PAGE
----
Chief Financial Officer Jimmy Patronis is facing a state law enforcement probe for releasing a sexual-harassment complaint against Office of Financial Regulation Commissioner Ronald Rubin to the public.
But Patronis is refusing to back down from his call that Rubin be fired from the post, and instead on Wednesday intensified his demand that Gov. Ron DeSantis and the Florida Cabinet consider the termination next week.
Patronis based his latest request that Rubin be fired on an inspector general investigation into sexual harassment allegations against Rubin, who was hired by DeSantis and the Cabinet in February at the urging of the chief financial officer.
The report, prepared by Office of Financial Regulation Inspector General Bradley Perry, remains sealed but a five-page executive summary was released Wednesday.
“I can say I believe now more than ever that Mr. Rubin is unfit for office,” Patronis said in a prepared statement Wednesday. “If Cabinet does not act on July 25, Mr. Rubin will continue to collect a $13,000 a month salary and the complainants who came forward will remain open to the fear that he may someday return to office.”
The executive summary says that Rubin, who had been on the job for 57 days before being suspended by Patronis on May 10, violated department policy prohibiting misconduct.
“Other agency employees and candidates for agency employment alleged misconduct including that Commissioner Rubin made discriminatory, offensive and other inappropriate comments; took and held an item without permission; requested subordinate employees to perform personal tasks, including finding his personal residence, moving and repairing his personal belongings, locating house cleaning services, and accommodating his personal travel needs; offered the use of his personal residence to subordinate employees; and resided in housing provided through family of a subordinate employee,” Perry’s report states.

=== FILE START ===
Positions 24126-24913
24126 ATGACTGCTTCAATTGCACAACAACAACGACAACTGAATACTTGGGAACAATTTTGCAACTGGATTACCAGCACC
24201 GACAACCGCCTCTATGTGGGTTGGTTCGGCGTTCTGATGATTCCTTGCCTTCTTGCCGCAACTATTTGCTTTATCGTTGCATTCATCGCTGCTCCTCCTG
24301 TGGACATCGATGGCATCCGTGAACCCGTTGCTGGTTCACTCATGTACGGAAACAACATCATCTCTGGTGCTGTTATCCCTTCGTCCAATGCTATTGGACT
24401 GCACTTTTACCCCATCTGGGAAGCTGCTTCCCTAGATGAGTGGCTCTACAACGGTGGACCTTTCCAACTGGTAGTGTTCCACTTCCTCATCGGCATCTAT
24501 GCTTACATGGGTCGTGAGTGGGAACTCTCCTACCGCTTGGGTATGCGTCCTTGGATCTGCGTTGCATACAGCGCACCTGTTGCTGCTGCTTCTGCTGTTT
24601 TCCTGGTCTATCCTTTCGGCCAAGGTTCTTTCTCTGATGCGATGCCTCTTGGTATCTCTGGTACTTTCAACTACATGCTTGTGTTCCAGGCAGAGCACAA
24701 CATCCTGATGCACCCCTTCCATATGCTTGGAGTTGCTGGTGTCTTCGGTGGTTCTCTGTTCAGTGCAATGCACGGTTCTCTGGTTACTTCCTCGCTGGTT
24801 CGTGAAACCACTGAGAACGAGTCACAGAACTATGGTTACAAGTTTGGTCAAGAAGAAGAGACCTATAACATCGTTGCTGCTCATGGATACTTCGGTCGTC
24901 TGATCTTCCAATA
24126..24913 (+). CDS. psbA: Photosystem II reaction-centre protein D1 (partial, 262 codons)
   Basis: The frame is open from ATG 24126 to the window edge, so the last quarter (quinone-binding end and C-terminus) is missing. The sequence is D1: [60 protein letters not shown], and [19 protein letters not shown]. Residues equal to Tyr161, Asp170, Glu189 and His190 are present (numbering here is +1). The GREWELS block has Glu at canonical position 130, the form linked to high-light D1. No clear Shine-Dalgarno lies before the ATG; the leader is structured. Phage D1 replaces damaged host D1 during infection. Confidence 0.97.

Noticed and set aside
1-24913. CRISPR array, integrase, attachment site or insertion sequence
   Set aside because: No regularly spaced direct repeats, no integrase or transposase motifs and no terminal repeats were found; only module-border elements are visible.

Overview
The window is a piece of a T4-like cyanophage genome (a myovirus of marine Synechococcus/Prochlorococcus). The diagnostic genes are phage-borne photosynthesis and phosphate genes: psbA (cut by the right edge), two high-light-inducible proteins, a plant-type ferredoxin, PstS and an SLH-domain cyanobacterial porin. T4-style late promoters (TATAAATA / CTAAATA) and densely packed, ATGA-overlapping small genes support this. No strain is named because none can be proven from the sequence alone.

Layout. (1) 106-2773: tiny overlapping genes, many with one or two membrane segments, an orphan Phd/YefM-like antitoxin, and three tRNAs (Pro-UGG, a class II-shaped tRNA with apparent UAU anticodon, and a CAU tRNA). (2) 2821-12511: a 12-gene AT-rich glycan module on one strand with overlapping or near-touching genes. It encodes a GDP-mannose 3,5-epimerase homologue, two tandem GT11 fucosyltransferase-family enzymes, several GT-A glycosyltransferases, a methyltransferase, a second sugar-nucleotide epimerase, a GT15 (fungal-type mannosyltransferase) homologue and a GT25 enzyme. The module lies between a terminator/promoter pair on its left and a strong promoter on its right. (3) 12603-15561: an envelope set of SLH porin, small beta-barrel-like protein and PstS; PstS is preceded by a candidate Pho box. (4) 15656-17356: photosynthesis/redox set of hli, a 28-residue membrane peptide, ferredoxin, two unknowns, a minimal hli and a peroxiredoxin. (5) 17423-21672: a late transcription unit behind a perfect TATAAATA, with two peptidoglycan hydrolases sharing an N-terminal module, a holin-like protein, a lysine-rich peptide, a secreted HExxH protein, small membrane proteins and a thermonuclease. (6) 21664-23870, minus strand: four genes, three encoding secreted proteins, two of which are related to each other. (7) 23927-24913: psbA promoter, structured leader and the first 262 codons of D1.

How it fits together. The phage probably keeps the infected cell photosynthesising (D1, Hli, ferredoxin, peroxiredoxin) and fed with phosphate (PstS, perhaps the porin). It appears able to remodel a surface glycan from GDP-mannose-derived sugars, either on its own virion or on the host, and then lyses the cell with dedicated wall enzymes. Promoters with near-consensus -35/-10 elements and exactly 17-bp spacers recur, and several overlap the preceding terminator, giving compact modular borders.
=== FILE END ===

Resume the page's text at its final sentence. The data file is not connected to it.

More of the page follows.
Rubin, who once was pushed by Patronis for the position as the state’s top financial regulator, has accused Patronis of “pay to play --- or else” politics that included demands for a $1 million political contributions from Rubin’s father, who is a wealthy developer, for the February hiring.
Patronis’ comments Wednesday are the latest salvo in an escalating war of words --- and legal actions --- involving Rubin, the chief financial officer, and others in their sphere of influence.
In his statement, Patronis said “my staff has also heard” that Rubin’s acquaintances are releasing information about women who have made complaints against the financial regulator.
And Patronis noted that Rubin’s attorney, Mike Tein of Miami, was among the lawyers who have provided legal defense to financier Jeffery Epstein, who was recently arrested on federal charges for sex trafficking of minors.
“Intimidating victims and those who file sexual harassment complaints at the state level must end immediately,” Patronis wrote. “There should be more penalties in our laws to punish those who intimidate complainants for coming forward with their accounts of sexual harassment. Current law does not go far enough.”
But in a telephone interview Wednesday evening, Tein accused Patronis of having "weaponized the complaint" against Rubin for a selfish purpose.